He came to Shechem, and a man found him wandering in the fields; the man asked him, 'What are you seeking?' 'I am seeking my brothers,' he said; 'tell me, please, where they are pasturing the flock.' The man said, 'They have gone away, for I heard them say, ?Let us go to Dothan.? ' So Joseph went after his brothers, and found them at Dothan. They saw him from a distance, and before he came near to them, they conspired to kill him. They said to one another, 'Here comes this dreamer. Come now, let us kill him and throw him into one of the pits; then we shall say that a wild animal has devoured him, and we shall see what will become of his dreams.' But when Reuben heard it, he delivered him out of their hands, saying, 'Let us not take his life.' Reuben said to them, 'Shed no blood; throw him into this pit here in the wilderness, but lay no hand on him'?that he might rescue him out of their hand and restore him to his father. So when Joseph came to his brothers, they stripped him of his robe, the long robe with sleeves that he wore; and they took him and threw him into a pit. The pit was empty; there was no water in it.
Then they sat down to eat; and looking up they saw a caravan of Ishmaelites coming from Gilead, with their camels carrying gum, balm, and resin, on their way to carry it down to Egypt. Then Judah said to his brothers, 'What profit is there if we kill our brother and conceal his blood? Come, let us sell him to the Ishmaelites, and not lay our hands on him, for he is our brother, our own flesh.' And his brothers agreed. When some Midianite traders passed by, they drew Joseph up, lifting him out of the pit, and sold him to the Ishmaelites for twenty pieces of silver. And they took Joseph to Egypt. Meanwhile the Midianites had sold him in Egypt to Potiphar, one of Pharaoh's officials, the captain of the guard.
Words: Michael Bruce (1746-1767)
Almighty Father of mankind,
On Thee my hopes remain;
And when the day of trouble comes,
I shall not trust in vain.
In early days Thou wast my guide,
And of my youth the Friend:
And as my days began with Thee,
With Thee my days shall end.
I know the power in whom I trust,
The arm on which I lean;
He will my Saviour ever be,
Who has my Saviour been.
My God, who causedst me to hope,
When life began to beat,
And when a stranger in the world,
Didst guide my wandering feet;
Thou wilt not cast me off when age
And evil days descend!
Thou wilt not leave me in despair,
To mourn my latter end.
Therefore in life I'll trust to Thee,
In death I will adore,
And after death I'll sing Thy praise,
When time shall be no more.
SECOND READING [1 Corinthians 9:15-end]:
But I have made no use of any of these rights, nor am I writing this so that they may be applied in my case. Indeed, I would rather die than that?no one will deprive me of my ground for boasting! If I proclaim the gospel, this gives me no ground for boasting, for an obligation is laid on me, and woe betide me if I do not proclaim the gospel! For if I do this of my own will, I have a reward; but if not of my own will, I am entrusted with a commission. What then is my reward? Just this: that in my proclamation I may make the gospel free of charge, so as not to make full use of my rights in the gospel.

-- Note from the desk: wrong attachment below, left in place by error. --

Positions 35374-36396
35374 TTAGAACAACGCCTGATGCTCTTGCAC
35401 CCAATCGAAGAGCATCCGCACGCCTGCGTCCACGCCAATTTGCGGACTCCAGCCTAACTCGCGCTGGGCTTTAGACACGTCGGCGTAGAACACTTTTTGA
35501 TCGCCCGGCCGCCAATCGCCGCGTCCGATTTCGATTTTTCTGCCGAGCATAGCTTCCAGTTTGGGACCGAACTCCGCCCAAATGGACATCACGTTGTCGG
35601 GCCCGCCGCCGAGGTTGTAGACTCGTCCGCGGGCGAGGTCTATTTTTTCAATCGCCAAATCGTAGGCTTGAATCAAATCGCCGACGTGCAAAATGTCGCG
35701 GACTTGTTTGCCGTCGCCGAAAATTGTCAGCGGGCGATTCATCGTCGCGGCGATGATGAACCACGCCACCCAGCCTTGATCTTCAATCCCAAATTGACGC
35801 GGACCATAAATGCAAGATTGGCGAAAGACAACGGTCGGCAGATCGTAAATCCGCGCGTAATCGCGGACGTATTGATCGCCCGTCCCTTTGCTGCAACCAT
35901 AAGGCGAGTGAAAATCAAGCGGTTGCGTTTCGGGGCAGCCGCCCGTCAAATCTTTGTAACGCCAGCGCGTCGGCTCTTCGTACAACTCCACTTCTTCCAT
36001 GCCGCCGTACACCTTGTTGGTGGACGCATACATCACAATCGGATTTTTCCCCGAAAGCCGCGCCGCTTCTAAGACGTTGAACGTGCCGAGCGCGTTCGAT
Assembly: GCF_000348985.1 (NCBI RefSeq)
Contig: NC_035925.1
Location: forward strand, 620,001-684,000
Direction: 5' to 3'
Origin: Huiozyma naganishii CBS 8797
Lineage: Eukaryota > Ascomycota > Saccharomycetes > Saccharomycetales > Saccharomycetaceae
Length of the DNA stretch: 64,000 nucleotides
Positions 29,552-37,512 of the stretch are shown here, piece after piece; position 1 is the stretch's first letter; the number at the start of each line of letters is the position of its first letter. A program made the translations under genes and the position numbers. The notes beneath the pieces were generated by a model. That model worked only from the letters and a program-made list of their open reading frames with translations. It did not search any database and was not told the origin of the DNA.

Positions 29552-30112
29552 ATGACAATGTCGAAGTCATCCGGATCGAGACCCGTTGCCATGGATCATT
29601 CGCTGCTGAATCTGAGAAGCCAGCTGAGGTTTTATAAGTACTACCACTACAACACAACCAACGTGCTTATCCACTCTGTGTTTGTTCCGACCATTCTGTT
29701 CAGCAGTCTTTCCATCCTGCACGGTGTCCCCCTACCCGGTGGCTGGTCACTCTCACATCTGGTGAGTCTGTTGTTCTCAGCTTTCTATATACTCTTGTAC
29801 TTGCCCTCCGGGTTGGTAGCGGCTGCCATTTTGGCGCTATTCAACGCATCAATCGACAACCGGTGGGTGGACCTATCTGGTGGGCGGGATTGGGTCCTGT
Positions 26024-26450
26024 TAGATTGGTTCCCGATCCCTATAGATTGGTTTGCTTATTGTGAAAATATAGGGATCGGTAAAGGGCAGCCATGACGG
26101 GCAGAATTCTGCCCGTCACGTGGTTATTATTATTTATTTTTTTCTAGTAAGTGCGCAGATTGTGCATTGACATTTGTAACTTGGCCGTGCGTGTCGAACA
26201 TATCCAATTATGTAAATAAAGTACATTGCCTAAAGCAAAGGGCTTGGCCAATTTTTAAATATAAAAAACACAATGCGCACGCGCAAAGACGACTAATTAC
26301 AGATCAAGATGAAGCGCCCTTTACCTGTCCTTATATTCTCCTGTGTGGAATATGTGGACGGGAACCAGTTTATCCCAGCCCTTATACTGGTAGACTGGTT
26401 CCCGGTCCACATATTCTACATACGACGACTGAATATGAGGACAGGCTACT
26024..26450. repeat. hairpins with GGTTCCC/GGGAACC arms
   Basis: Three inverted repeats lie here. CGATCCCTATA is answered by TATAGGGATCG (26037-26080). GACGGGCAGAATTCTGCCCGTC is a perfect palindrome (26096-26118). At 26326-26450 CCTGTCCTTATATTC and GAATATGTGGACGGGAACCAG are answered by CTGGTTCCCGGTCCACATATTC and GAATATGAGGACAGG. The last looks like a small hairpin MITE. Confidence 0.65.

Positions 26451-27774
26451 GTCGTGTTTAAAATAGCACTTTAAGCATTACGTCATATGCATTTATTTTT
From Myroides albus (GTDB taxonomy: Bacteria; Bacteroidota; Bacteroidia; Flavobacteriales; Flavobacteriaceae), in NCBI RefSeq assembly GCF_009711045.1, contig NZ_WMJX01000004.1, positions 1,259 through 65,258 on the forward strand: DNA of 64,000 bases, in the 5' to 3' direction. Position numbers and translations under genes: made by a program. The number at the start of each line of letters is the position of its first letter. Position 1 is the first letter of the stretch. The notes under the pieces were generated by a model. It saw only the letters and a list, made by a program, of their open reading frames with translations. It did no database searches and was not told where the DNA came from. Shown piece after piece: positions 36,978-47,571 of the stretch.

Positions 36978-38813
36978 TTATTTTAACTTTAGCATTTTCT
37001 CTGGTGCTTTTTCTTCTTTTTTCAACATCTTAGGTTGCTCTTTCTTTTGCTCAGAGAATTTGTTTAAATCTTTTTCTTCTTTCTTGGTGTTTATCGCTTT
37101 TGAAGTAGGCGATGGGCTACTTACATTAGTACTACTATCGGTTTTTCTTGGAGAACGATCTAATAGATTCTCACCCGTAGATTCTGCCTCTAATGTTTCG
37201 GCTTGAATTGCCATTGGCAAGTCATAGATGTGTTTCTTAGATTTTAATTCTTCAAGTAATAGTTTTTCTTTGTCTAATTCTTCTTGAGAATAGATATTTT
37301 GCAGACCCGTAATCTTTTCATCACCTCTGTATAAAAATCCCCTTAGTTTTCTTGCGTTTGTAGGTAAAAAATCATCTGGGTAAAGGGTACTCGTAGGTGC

For though I am free with respect to all, I have made myself a slave to all, so that I might win more of them. To the Jews I became as a Jew, in order to win Jews. To those under the law I became as one under the law (though I myself am not under the law) so that I might win those under the law. To those outside the law I became as one outside the law (though I am not free from God?s law but am under Christ?s law) so that I might win those outside the law. To the weak I became weak, so that I might win the weak. I have become all things to all people, so that I might by any means save some. I do it all for the sake of the gospel, so that I may share in its blessings.
Do you not know that in a race the runners all compete, but only one receives the prize? Run in such a way that you may win it. Athletes exercise self-control in all things; they do it to receive a perishable garland, but we an imperishable one. So I do not run aimlessly, nor do I box as though beating the air; but I punish my body and enslave it, so that after proclaiming to others I myself should not be disqualified.
The Benedictus (Morning),
the Magnificat (Evening), or
Nunc dimittis (Night) may follow.
Save your people, Lord, and bless your inheritance,
Govern and uphold them now and always.
Day by day, we bless you;
We praise your name for ever.
Keep us today, Lord, from all sin;
Have mercy on us, Lord, have mercy.
We long for your salvation, O Lord:
grant us understanding, that we may live.
Lord, show us your love and mercy,
For we put our trust in you.
In you, Lord, is our hope:
Let us not be confounded at the last
Journey with us, O holy God,
as we continue our way to the cross.
Sharpen our focus, that our attention
may center more on you than ourselves.
Lead us through the shadows of darkness and prepare our hearts,
that we might be a people of prayer,
ready to perceive and respond
to your Son and our Savior, Jesus Christ. Amen.
Trusting in the compassion of God,
let us pray as our Savior taught us:
- The Lord's Prayer
God of love,
turn our hearts to your ways;
and give us peace. Amen.
The psalms are from _Celebrating Common Prayer_ (Mowbray), (c) The Society of Saint Francis 1992, which is used with permission.
The canticle is from _Common Worship: Daily Prayer, Preliminary
Edition_, copyright (c) The Archbishops' Council, 2002.
The biblical passage is from The New Revised Standard Version (Anglicized
Edition), copyright (c) 1989, 1995 by the Division of Christian Education
of the National Council of the Churches of Christ in the USA. Used by
permission. All rights reserved.
The opening prayer of thanksgiving adapts phrases from _Opening
Prayers: Collects in Contemporary Language_. Canterbury Press,
The collect is reprinted by permission from _The Worship Sourcebook_, (c) 2004 CRC Publications.
The closing sentence is from _New Patterns for Worship_,
copyright (c) The Archbishops' Council, 2002.